Posted by Jay Livingston
In the US, conservatives (and others) often see social problems as matters of morality, often individual morality. (See my partly facetious 2007 post about urinals and splashing as a moral issue.)
A video clip of Kate O’Beirne of the National Review has been circulating through the leftward regions of the blogosphere. Speaking at the conservative Hudson Institute, O’Beirne complained about the sacred-cow status of breakfast and lunch programs in the public schools.
what poor excuse for a parent can’t rustle up a bowl of cereal and a banana? I just don’t get why millions of school children qualify for school breakfasts unless we have a major wide spread problem with child neglect. . . .You know, I mean if that’s how many parents are incapable of pulling together a bowl of cereal and a banana, then we have problems that are way bigger than… that problem can’t be solved with a school breakfast, because we have parents who are just criminally… ah… criminally negligent with respect to raising children.(View the brief clip here.)
Many comments on the left have deplored O’Beirne not just for her cold lack of sympathy with the poor* but for her ignorance of the pressures poor people face. However, from the moralistic viewpoint, she may be right: a parent should feed a kid at least a banana and a bowl of cereal. But what if many parents don’t give their kids even a minimum breakfast. What should the government do?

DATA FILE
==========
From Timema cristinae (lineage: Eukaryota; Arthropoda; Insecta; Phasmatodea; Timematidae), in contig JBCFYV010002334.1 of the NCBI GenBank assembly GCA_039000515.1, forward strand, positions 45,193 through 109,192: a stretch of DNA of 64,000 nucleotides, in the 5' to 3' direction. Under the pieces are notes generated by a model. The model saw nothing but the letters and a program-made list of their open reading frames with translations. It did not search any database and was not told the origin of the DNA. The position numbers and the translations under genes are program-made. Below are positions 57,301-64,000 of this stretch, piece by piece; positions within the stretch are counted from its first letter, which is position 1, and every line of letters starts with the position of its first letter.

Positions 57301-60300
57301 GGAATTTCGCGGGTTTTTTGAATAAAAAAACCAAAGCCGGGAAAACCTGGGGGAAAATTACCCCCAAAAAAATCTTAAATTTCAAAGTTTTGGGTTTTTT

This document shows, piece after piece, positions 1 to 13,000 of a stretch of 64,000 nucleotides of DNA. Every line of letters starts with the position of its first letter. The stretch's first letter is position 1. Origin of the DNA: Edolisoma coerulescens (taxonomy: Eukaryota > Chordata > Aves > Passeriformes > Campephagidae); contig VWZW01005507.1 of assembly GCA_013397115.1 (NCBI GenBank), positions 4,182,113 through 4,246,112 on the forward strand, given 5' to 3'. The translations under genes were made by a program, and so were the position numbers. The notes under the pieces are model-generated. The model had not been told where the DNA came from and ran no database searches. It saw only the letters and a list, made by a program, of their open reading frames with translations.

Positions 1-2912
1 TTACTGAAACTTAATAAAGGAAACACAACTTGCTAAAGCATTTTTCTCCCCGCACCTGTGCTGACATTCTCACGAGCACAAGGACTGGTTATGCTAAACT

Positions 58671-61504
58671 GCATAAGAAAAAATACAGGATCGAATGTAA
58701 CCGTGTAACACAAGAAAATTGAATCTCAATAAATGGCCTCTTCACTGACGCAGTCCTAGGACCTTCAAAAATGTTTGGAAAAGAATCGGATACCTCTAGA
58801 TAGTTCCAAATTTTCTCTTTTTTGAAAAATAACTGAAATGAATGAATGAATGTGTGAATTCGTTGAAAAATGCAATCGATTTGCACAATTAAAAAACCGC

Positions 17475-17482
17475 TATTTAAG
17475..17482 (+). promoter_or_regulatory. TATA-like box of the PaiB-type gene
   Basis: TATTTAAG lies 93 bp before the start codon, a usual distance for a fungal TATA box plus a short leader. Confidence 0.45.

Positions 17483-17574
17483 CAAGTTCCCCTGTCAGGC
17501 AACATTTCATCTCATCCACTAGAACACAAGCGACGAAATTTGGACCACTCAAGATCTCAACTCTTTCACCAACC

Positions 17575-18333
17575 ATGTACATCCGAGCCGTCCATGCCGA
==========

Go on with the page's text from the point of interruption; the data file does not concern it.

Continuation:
For conservatives, even ostensibly reasonable ones like David Brooks, the big problem is this: how can we instill virtue in the lower social orders? The conservative solution usually takes the form of punishing the poor for their unvirtuous behavior, an approach whose success over the past few centuries, has often been hard to discern. O’Beirne, for example, hints at criminalizing the breakfast-less household. Although this would be morally comforting to those of us who pour out the Wheaties every morning for our kids, I wouldn’t put much faith in it as cost-effective policy.
But if you frame this as a practical problem – kids not getting nutrition – you don’t have to be a genius to figure out the solution: go to a place with a lot of those kids (i.e., school) and feed them.
*An impression that is strengthened by listening to her in the video rather than just reading the transcript.